Coming-of-age dramas struck gold earlier this year with the Hailee Steinfeld dramedy Edge of Seventeen in which the trials and squabbles of growing up in high school are painted in a glaring, ultra-three dimensional fashion. We’ve all been through it, it’s shit.
Carrie Pilby appears to be the after effect; an Edge of Twenty, maybe?
Despite Carrie Pilby herself only being 19, she has the quip-smart attitude of a thirty-something, thriving for constant stimulation after reading 17 books within a week and graduating Harvard at the age of 18. Still, high intelligence doesn’t quite prepare you for the real world, as Carrie struggles with relationships and has to come to terms with the world around her from anything other than the view from her apartment window.
Fresh from the impressive adult drama Diary of a Teenage Girl, Bel Powley dresses to impress and leaves an imprint as she dons the role of Carrie, a perpetually bright and sassy individual whose seemingly mundane life throughout the streets of New York’s bustling suburbs is shaken up once given a list from her therapist, played by Nathan Lane. To engross herself in anything other than her books, Carrie must make an attempt. Cue awkward male interaction, daddy issues and a life-affirming story about stepping outside of your comfort zone.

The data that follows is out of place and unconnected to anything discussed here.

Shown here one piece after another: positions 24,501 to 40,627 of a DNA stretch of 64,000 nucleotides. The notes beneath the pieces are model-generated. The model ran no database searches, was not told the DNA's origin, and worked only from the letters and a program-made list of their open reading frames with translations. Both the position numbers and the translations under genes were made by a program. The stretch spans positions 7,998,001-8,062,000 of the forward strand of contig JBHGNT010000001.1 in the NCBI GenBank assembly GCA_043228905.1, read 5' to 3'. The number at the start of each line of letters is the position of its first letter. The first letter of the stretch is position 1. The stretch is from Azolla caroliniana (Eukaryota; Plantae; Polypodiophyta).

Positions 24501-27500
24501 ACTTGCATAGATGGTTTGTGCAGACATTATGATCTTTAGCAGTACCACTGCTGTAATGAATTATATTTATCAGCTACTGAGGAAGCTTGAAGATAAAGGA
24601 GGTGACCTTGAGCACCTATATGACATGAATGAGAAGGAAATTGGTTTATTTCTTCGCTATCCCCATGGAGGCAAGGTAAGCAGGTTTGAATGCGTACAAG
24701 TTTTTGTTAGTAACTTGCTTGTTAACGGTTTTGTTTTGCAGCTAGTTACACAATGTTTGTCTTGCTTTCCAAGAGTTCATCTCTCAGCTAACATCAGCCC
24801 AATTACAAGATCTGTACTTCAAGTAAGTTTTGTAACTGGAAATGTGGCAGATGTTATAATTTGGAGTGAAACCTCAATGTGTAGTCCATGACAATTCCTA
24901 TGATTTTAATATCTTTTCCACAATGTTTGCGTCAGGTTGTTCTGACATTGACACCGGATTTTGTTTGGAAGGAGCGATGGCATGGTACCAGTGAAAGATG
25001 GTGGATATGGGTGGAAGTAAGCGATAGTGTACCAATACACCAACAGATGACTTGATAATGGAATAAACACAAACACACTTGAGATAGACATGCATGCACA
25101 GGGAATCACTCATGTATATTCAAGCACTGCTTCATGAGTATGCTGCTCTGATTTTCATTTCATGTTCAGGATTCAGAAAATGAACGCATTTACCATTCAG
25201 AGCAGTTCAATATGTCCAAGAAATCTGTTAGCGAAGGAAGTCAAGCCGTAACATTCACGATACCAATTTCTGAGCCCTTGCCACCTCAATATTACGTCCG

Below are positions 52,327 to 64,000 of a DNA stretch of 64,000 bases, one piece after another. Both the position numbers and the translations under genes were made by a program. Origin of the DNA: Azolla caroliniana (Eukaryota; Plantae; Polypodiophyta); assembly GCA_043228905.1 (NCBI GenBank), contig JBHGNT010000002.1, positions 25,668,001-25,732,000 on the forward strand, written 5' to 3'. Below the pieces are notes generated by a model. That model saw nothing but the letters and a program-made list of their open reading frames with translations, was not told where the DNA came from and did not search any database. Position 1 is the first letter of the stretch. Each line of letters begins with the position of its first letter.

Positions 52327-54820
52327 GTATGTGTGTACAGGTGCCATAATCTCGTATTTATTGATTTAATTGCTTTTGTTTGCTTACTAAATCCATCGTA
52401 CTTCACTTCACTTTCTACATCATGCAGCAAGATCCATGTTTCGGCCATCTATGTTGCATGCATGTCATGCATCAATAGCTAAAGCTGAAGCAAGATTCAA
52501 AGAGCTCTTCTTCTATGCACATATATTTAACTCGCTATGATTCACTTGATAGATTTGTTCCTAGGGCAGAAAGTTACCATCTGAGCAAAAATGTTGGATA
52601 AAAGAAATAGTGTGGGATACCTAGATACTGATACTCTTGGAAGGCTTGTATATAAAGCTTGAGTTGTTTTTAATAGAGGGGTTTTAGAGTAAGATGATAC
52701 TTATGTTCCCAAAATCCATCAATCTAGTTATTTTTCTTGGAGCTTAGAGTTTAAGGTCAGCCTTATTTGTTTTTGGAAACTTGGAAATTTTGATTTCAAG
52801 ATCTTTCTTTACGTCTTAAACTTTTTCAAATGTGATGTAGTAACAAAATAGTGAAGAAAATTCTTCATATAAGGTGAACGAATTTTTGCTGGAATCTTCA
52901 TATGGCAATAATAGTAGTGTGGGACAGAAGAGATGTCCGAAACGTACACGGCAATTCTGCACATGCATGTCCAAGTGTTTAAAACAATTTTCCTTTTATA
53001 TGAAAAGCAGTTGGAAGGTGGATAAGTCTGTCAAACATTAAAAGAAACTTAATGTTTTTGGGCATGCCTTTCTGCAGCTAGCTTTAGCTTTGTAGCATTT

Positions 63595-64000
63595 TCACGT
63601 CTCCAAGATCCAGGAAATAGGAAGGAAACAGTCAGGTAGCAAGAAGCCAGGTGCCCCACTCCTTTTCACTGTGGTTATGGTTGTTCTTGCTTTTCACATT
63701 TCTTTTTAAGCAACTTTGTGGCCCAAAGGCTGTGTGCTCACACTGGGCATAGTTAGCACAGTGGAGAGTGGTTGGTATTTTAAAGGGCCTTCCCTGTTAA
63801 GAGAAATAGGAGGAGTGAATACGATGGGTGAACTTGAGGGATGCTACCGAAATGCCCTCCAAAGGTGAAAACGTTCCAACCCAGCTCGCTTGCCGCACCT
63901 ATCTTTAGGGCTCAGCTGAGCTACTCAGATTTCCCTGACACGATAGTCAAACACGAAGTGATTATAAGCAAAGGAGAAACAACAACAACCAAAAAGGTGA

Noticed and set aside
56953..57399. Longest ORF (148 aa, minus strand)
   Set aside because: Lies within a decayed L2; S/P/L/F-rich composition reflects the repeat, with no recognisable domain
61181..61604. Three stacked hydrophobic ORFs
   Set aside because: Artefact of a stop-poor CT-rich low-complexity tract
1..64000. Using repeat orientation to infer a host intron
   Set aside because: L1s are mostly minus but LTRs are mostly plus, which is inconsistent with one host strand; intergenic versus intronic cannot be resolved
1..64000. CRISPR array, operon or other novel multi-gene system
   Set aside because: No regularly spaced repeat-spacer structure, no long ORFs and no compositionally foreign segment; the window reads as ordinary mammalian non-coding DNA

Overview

Director Susan Johnson paints a picture with exceptional quirk and charm, though could have detoured into something incomparable if helmed by a leading actress of an undesirable taste. Powley fuses with her character under the careful and relatable supervision of her mentors, designed not to challenge stereotypes of the genre but rather gloss over a character that despite brains to spare is alarmingly and hideously emotionless, thus sometimes wavering from being overly whacky from a distinctly unhinged starter point to merely catering that a young female simply cannot survive without the impending arrival of her father (Gabriel Byrne) or an opportune male counterpart. But again, Powley interrupts.
Kara Holden’s dialogue is sharp, and through experience following suit from her previous, Powley’s timing is impeccable to say the least. She’s a glorified focus in a pit of underdeveloped secondary characters, mostly male sparks in a hopeful line of potential love interests for Carrie, but carries her with an effortless charm and likability.
The tone swings and the self-help messages are increasingly more obvious as the film progresses to a delightful climax. As much as Carrie Pilby is chick-light, it isn’t anything particularly groundbreaking, but what it does is extend Powley’s range where audiences are sure to be thankful to see her in other projects in the near future.
Dir: Susan Johnson
Scr: Kara Holden
Cast: Bel Powley, Colin O’Donoghue, Nathan Lane, Gabriel Byrne, William Moseley, Jason Ritter
Prd: Susan Cartsonis, Brent Emery, Suzanne McNeill Farwell, Lisa Wolofsky
Music: Michael Penn
DOP: Gonzola Amat
Runtime: 98 minutes
Carrie Pilby is out on DVD now.